The next action occurred in the 54th minute and it was, possibly, the defining moment of the game. Frandsen ponced around with the ball in front of the Findus/Smiths/Stones Stand. He ponced around so long he attracted four Town players to him (Butterfield, McDermott, Pouton and Coldicott), who harried him enough to make him fall over his own feet. The ball ran to Butterfield, who turned round and hit a first-time ball over the Bolton defence to Livvo, totally and utterly unmarked 40 yards out, right in the centre. There were no Bolton players within 10 yards of the Lord of Elbows. He galloped forward to the edge of the penalty box with the keeper visibly undecided whether to come forward or stay back (he came forward stopped, went back, came forward again and flapped his arms a couple of times). Livvo decided to score a spectacular left-footed curling volley with the outside of his boot. He sliced his volley a couple of feet wide of the keeper's right-hand post. The whole ground (except the 150 Bolton supporters) were on their feet with their heads in the hands. Livvo was on his knees with his head in his hands. A really bad miss. At about the same time Bolton replaced Holdsworth (big and fat) with Ricketts (big and fast).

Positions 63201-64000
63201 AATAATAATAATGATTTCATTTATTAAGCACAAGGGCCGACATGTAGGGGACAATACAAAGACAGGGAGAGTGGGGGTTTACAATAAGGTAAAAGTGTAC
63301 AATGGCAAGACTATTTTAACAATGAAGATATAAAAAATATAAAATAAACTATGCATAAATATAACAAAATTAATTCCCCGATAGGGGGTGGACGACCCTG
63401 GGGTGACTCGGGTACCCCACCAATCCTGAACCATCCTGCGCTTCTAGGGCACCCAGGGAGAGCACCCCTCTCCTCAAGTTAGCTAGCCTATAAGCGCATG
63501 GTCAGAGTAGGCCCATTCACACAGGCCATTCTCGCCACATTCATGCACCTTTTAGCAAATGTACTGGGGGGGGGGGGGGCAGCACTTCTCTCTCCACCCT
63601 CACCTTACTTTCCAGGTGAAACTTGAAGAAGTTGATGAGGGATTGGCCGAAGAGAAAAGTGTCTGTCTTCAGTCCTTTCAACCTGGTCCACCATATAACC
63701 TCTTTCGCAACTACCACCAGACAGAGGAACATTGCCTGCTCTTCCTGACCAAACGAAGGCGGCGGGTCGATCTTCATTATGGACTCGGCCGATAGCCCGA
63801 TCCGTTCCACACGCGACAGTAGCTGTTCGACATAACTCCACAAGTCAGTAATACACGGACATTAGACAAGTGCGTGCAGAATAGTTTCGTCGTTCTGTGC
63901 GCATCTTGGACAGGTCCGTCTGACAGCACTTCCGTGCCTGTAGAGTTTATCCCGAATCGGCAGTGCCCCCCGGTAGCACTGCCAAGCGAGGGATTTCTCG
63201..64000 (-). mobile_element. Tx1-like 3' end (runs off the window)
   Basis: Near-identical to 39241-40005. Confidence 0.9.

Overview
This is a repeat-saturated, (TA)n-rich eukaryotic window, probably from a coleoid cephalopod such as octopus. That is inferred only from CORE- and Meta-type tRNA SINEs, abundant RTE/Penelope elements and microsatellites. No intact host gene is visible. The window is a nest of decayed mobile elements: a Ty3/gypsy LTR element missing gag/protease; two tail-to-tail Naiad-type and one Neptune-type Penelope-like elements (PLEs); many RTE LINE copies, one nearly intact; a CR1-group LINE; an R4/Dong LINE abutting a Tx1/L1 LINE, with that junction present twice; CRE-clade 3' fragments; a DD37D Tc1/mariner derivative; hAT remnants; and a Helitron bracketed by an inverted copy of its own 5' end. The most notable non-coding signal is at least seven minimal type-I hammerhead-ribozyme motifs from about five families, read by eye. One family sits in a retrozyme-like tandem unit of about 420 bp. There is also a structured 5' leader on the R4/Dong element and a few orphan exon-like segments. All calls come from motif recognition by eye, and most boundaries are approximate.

A couple of minutes later a rather aimless high ball into the right side of the Bolton penalty box produced another chance. Livvo challenged in his own style (launching his body towards the area where the ball might go, if it landed on the defender's nose). The ball dropped about 12 yards out, about 10 yards to the right of goal. Allen spun and hit a first-time twisting volley with his left foot. The shot went across the keeper low, to his left. The result? Reader, he parried it. The ball fell to the left-back who scuttled it away for a Town throw.
At around this point the referee (that is the former useless linesman) became noticeable. He booked Pouton for dissent when Pouton complained about being fouled (he was and didn't get a free kick). The referee then proceeded to give everything Bolton's way and to come down hard on any Town misdemeanours (especially if there wasn't one). Around the hour mark Allen, some other players and the crowd claimed a penalty when Allen attempted to knock the ball past and over a defender in the left corner of the penalty box. The ball hit the Bolton defender and came down at a very suspiciously sharp angle. Of course no penalty was given.
Pouton started to get a bit of space in midfield and tried a couple of surges (no stepovers this time): the first one saw him get to the edge of the box and his shot was charged down, the second was….exactly the same. Bolton's (all ex-Premiership) defenders were efficient and intelligent enough to block shots from the edge of the area. None of the Town players were given time to set themselves for a shot within 25 yards of goal.